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In the House: Republican Conference Puts Johnson through the Grinder

It's not easy to stay up-to-date on the soap opera that is the United States House of Representatives' Republican Conference. Yesterday, several of the far-right members of the Conference tried to twist Speaker Mike Johnson's (R-LA) arm so that he might back down on his plans to bring a bill for Ukraine aid up for a vote. He said that he was not only not backing down, but that he also wanted to change the rules of the House so that a single member can no longer bring a motion to vacate.

Once that got out there, the elephant poop really hit the fan. Several members of the Freedom Caucus said that they are not sure yet if the Ukraine bill will lead them to support Rep. Marjorie Taylor Greene (R-GA) in vacating the chair, but that taking away the one-member-can-vacate rule certainly would cause them to support getting rid of Johnson. Several of the non-crazy and/or less crazy members got angry about all of this, and there was shouting on the floor of the House, with several GOP members nearly coming to blows. Rep. Derrick Van Orden (R-WI) confronted the Speaker, said he might well bring his own motion to vacate, and called Johnson "tubby."

Later, after things had calmed down, Van Orden explained to reporters that the "tubby" insult was not meant for Johnson, but instead for Rep. Matt Gaetz (R-FL). He said:

That [tubby insult] was directed directly at Matt Gaetz. He felt like he should call me a squish and I wanted to remind anybody who has not been in combat and held his friend's hand as they died being shot by the enemy really doesn't have any business calling someone else a squish. And so, in fact, I did call him tubby and I stand by that.

So what that means is that, in the process of engaging in obnoxiousness and aggression with the Speaker, the FCers were simultaneously engaging in obnoxiousness and aggression with each other. Perfectly normal, perfectly healthy. Right?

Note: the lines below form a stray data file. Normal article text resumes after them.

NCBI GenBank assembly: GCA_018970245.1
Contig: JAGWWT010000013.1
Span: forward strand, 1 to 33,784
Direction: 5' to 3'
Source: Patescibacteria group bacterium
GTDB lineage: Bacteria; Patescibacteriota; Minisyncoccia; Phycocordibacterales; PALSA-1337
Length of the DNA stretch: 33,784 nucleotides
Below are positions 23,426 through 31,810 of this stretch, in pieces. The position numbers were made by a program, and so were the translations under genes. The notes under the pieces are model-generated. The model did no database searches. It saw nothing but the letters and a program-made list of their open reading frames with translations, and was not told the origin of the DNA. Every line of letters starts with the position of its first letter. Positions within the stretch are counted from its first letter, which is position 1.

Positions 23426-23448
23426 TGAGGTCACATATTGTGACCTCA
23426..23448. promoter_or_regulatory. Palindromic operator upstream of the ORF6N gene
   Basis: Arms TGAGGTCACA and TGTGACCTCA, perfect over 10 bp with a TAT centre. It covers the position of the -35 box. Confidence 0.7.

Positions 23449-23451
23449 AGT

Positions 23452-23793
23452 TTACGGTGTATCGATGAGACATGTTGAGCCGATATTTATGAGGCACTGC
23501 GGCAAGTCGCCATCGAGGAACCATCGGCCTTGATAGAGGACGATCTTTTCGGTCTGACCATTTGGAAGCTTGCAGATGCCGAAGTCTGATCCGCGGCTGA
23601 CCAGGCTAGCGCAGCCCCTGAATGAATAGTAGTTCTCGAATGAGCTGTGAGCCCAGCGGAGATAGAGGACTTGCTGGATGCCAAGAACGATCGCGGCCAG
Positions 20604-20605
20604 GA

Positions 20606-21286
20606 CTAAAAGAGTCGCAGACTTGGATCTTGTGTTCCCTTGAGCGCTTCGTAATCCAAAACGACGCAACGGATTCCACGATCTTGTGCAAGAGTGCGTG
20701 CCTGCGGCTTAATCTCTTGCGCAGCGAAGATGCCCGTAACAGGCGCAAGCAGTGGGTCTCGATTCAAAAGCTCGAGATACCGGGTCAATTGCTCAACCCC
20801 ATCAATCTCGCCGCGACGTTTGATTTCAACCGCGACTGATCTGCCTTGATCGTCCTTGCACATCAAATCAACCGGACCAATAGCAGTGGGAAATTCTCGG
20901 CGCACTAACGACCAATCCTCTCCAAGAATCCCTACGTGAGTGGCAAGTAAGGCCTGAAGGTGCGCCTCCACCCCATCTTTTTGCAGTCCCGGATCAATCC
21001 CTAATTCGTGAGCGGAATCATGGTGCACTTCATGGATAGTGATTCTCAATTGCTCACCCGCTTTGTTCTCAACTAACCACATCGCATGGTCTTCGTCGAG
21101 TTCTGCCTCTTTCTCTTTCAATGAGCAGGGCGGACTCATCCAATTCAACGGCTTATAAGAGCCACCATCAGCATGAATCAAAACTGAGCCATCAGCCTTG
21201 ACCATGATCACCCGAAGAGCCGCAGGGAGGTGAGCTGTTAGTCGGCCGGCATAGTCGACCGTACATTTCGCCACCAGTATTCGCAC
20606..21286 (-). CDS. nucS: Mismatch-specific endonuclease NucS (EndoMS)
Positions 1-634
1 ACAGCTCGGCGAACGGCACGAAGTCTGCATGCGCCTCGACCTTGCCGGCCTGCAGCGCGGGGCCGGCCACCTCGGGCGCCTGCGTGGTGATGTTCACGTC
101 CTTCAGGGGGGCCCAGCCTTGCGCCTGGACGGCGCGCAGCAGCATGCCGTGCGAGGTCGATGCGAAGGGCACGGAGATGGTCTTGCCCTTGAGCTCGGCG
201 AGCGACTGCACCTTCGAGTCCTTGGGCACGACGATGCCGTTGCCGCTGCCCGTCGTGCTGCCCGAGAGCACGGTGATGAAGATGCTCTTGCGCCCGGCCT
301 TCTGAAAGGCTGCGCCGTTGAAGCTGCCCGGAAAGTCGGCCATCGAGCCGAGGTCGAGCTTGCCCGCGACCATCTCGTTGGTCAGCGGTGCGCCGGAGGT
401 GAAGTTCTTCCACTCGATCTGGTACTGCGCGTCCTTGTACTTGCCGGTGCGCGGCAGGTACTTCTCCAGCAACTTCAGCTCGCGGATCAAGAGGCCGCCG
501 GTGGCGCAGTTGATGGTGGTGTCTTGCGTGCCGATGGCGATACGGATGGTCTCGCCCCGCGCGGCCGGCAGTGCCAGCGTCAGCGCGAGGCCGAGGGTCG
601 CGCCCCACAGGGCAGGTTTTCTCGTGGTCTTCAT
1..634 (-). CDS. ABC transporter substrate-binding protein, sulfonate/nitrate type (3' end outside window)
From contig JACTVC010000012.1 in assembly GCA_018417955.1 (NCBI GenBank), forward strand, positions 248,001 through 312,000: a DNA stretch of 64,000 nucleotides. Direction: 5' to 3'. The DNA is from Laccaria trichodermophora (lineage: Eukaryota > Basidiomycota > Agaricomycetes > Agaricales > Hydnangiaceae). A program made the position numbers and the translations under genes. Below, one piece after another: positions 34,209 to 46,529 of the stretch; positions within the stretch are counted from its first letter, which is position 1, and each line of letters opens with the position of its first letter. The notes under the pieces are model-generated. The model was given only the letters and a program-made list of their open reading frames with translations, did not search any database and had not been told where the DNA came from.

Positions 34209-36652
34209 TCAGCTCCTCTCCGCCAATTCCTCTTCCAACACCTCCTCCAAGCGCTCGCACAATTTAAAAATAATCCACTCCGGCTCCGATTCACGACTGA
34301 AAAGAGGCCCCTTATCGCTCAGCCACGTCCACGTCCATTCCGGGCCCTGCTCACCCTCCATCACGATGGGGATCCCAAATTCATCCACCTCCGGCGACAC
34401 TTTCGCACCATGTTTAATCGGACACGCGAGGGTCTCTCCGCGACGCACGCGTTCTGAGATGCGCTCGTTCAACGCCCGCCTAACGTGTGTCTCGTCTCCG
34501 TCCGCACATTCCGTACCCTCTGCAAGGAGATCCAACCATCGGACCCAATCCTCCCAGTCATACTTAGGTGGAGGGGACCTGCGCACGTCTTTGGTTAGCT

Eventually, Johnson backed down on his plan to change the motion-to-vacate rule. Still, the non-crazy/less crazy members were furious with the nutters. Rep. Mike Lawler (R-NY) appeared on CNN, and blamed "Matt Gaetz and seven useful idiots" for all the chaos in the House. Rep. Marc Molinaro (R-NY) was also on CNN, and expressed similar sentiments, saying of Greene: "Her theater and this constant effort to hold the Congress hostage has to come to an end. And a good number of my colleagues—conservative and moderate—believe that enough is enough. It is time to move on and to move past this kind of nonsense."

As chance would have it, at very nearly the same time that Molinaro was on CNN lambasting Greene's craziness, she was providing Exhibit number 1,439 of said craziness, filing an amendment to the Israel aid bill that reads "By the funds made available by this Act, such sums as necessary shall be used for the development of space laser technology on the southwest border." Yep, the only way Israel can fight off Hamas is with adequate investment in Jewish space lasers.

Also coming late yesterday afternoon was an announcement from Rep. Jake LaTurner (R-KS) that he will retire from his seat at the end of the term. He gave a standard explanation, that he wants to "pursue other opportunities and have the benefit of spending more time with my family." And he made a point of implying that his announcement was not inspired by yesterday's events, writing: "Undoubtedly, the current dysfunction on Capitol Hill is distressing, but it almost always has been; we just didn't see most of it." If the implication is truthful, well, then it's quite a coincidence that he just so happened to throw in the towel on a day of high drama right in the middle of the week. In any case, LaTurner's district, KS-02, covers the eastern part of Kansas, excepting the lefty suburbs of Kansas City. It's R+11, and will undoubtedly remain in Republican hands. (Z)

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